Previous experience also includes a role as Senior Scientist with Eli Lilly and Company. During Dr. Lopez-Correa’s time at Eli Lilly, she was part of the Pharmacogenomics and Translational Medicine Group in charge of discovering and validating genetic/genomic biomarkers in different therapeutic areas (oncology, cardio-metabolic and neurosciences). She also helped develop the company’s tailored therapeutics and personalized medicine strategy.  Dr. Lopez-Correa also held the position of Head of Cytogenomics laboratory at deCODE genetics where she developed screening strategies to detect genomic rearrangements. She has also worked for two different American biotech companies in the UK (Genomica and Informax).

Since 2002, Dr. Lopez-Correa has served as evaluator for large multinational projects funded by the European Commission, the IMI (Innovative Medicines Initiatives) and the NIH and has been recognized by several awards nationally and internationally. As part of her commitment to international development, Dr. Lopez-Correa funded the not for profit organization ODNS (Organisation pour le Développement avec des Nouvelles Solidarités) in 2012 and has been involved in several initiatives aimed at demonstrating the impact of genomics in developing countries.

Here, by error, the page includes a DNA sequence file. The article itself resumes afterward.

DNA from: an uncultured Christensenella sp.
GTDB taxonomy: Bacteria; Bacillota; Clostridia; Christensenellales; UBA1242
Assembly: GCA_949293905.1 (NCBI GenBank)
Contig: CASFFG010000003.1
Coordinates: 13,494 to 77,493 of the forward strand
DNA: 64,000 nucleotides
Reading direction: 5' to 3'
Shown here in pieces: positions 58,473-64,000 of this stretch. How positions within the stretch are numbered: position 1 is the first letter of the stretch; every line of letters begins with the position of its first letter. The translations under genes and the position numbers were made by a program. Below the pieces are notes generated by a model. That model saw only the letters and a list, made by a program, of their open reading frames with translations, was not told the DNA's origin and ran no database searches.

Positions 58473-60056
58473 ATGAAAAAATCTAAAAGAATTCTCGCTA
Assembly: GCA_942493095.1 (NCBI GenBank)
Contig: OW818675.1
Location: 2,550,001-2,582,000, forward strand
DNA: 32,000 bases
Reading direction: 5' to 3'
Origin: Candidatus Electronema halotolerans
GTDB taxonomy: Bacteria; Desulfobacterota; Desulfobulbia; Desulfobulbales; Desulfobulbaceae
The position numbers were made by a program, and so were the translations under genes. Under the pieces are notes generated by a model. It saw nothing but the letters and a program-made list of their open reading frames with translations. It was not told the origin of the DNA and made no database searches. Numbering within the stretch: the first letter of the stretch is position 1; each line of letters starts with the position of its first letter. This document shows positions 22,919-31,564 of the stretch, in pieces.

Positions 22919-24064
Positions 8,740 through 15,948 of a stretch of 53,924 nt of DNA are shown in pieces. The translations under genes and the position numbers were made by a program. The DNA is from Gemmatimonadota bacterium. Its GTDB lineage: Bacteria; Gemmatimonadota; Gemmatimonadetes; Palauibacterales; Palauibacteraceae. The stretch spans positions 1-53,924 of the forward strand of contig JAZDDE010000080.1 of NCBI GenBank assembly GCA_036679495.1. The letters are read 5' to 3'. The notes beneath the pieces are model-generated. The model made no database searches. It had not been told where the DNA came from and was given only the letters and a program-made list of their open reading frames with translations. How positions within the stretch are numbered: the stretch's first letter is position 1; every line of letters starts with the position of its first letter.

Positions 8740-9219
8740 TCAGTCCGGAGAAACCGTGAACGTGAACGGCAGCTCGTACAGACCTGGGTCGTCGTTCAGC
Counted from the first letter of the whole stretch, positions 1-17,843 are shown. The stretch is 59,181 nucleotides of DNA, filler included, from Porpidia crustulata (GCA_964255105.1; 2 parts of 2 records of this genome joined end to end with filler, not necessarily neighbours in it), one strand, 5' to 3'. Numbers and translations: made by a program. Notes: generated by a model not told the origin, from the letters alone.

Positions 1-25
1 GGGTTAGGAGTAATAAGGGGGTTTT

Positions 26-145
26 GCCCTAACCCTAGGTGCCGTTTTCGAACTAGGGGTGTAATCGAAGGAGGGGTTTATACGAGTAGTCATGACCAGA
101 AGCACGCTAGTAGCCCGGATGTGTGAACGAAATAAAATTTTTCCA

Dr. Jehannine Austin

Associate Professor, UBC Department of Medical Genetics; Canada Research Chair in Translational Psychiatric Genomics; Acting Head, Department of Psychiatry, UBC Faculty of Medicine

 

Genetic counseling: the key to unlocking the potential health and economic benefits of human genomics?